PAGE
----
Inside the Council for National Policy

When Steve Baldwin, the executive director of an organization with the stale-as-old-bread name of the Council for National Policy, boasts that "we control everything in the world," he is only half-kidding.

Half-kidding, because the council doesn't really control the world. The staff of about eight, working in a modern office building in Fairfax, Va., isn't even enough for a real full-court basketball game.

But also half-serious because the council has deservedly attained the reputation for conceiving and promoting the ideas of many who in fact do want to control everything in the world.

For many liberals, the 22-year-old council is very dangerous and dangerously secretive, and has fueled conspiratorial antipathy. The group wants to be the conservative version of the Council on Foreign Relations, but to some, CNP members — among the brightest lights of the hard right — are up to no good.

The CNP meets this weekend at a Washington location known to fewer insiders than the identity of the vice president's undisclosed chunk of bedrock.

Look for them if you're at a ritzy hotel in Tyson's Corner, Va.

Supreme Court Justice Clarence Thomas is the headliner. White House counsel Alberto Gonzales will speak, as will Timothy Goeglein, deputy director of the White House Office of Public Liaison. There have been no public announcements, and there won't be. The 500 or so members will hear private, unvarnished presentations.

White House spokeswoman Anne Womack said Gonzales' remarks would not be released. The CNP's bylaws keep out the press and prevent disclosure of the transcribed proceedings — unless all the speakers give their assent. Few do.

In a 2000 filing with the Internal Revenue Service, the CNP says it holds "educational conferences and seminars for national leaders in the field of business, government, religion and academia." It says it produces a weekly newsletter keeping members abreast of developments, and a biyearly collection of speeches. Executive Director Morton Blackwell was paid a little more than $70,000. The organization took in more than $732,000.

Baldwin said he doesn't get many calls from the press. But he's happy to answer some basic questions.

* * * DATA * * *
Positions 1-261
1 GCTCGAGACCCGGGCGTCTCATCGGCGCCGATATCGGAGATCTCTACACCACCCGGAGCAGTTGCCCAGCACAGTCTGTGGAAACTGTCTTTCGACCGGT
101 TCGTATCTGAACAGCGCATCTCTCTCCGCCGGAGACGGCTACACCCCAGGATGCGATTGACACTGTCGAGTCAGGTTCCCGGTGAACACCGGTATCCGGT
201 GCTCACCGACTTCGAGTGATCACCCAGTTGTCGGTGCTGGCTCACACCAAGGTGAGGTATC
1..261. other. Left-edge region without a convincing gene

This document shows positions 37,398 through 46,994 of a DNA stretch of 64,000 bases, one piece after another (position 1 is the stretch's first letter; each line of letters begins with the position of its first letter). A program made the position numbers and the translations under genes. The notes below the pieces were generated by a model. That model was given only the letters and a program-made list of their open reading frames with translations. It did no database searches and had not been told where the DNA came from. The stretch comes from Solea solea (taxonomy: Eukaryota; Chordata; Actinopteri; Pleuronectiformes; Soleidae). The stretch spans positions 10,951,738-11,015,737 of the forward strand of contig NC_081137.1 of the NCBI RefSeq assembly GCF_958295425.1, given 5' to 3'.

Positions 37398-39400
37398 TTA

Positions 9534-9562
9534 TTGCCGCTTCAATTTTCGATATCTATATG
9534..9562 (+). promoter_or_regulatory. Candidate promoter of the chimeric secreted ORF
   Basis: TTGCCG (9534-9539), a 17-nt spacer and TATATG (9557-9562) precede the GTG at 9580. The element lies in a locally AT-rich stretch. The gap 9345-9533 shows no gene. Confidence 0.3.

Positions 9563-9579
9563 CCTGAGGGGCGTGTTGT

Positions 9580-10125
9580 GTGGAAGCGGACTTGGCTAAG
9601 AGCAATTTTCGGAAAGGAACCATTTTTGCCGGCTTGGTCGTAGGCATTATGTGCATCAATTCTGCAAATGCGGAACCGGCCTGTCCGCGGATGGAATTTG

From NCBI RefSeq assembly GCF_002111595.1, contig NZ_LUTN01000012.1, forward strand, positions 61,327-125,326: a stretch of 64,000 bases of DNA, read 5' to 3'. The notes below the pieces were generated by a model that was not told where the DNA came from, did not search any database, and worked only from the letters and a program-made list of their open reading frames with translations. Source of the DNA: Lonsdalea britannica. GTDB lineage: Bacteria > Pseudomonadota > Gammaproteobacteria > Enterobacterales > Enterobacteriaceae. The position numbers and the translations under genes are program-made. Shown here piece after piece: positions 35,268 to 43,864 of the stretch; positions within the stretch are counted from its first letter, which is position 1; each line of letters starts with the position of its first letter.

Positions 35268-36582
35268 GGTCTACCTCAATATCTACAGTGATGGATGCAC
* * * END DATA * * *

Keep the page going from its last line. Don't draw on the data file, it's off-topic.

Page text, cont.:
Of the group's reputation, he said, "There's a lot of stuff out there claiming we're a lot more than we are."

What they are — or rather, what sway they hold — is a source of some dispute.

In 1999, candidate George W. Bush spoke before a closed-press CNP session in San Antonio. His speech, contemporaneously described as a typical mid-campaign ministration to conservatives, was recorded on audio tape.

(Depending on whose account you believe, Bush promised to appoint only anti-abortion-rights judges to the Supreme Court, or he stuck to his campaign "strict constructionist" phrase. Or he took a tough stance against gays and lesbians, or maybe he didn't).

The media and center-left activist groups urged the group and Bush's presidential campaign to release the tape of his remarks. The CNP, citing its bylaws that restrict access to speeches, declined. So did the Bush campaign, citing the CNP.

Shortly thereafter, magisterial conservatives pronounced the allegedly moderate younger Bush fit for the mantle of Republican leadership.

The two events might not be connected. But since none of the participants would say what Bush said, the CNP's kingmaking role mushroomed in the mind's eye, at least to the Democratic National Committee, which urged release of the tapes.

Partly because so little was known about CNP, the hubbub died down.

The CNP Against Liberalism

The CNP describes itself as a counterweight against liberal domination of the American agenda.

That countering is heavy and silent, in part because few people, outside its members, seem to know what the group is, what it does, how it raises money, and how interlocked it has become in the matrix of conservative activism.

Conservative, it clearly is.

Unlike other groups that meet in darkened chambers, the CNP doesn't seem to favor, as a matter of policy and choice of guests, one-worlders, secular humanists, or multicultural multilateralists.

According to one of its most prominent members (who asked that his name not be used), the CNP is simply and nothing but a self-selected, conservative counterweight to the influential center-left establishment.

Panel topics at this year's convention hew to the CNP's world view, but Baldwin, who wouldn't give specifics, said they reflected many different vantage points.

"We'll probably discuss some of the hot issues that are relevant today. The Middle East … We'll have a number of speakers from different perspectives. We're not of all one like mind when it comes to what's going on there."

He continued: "Worldwide terrorism. Campaign finance reform. Generally, we kind of mirror what's going on in society. We pride ourselves on being relevant and timely, so that members want to come to our meetings."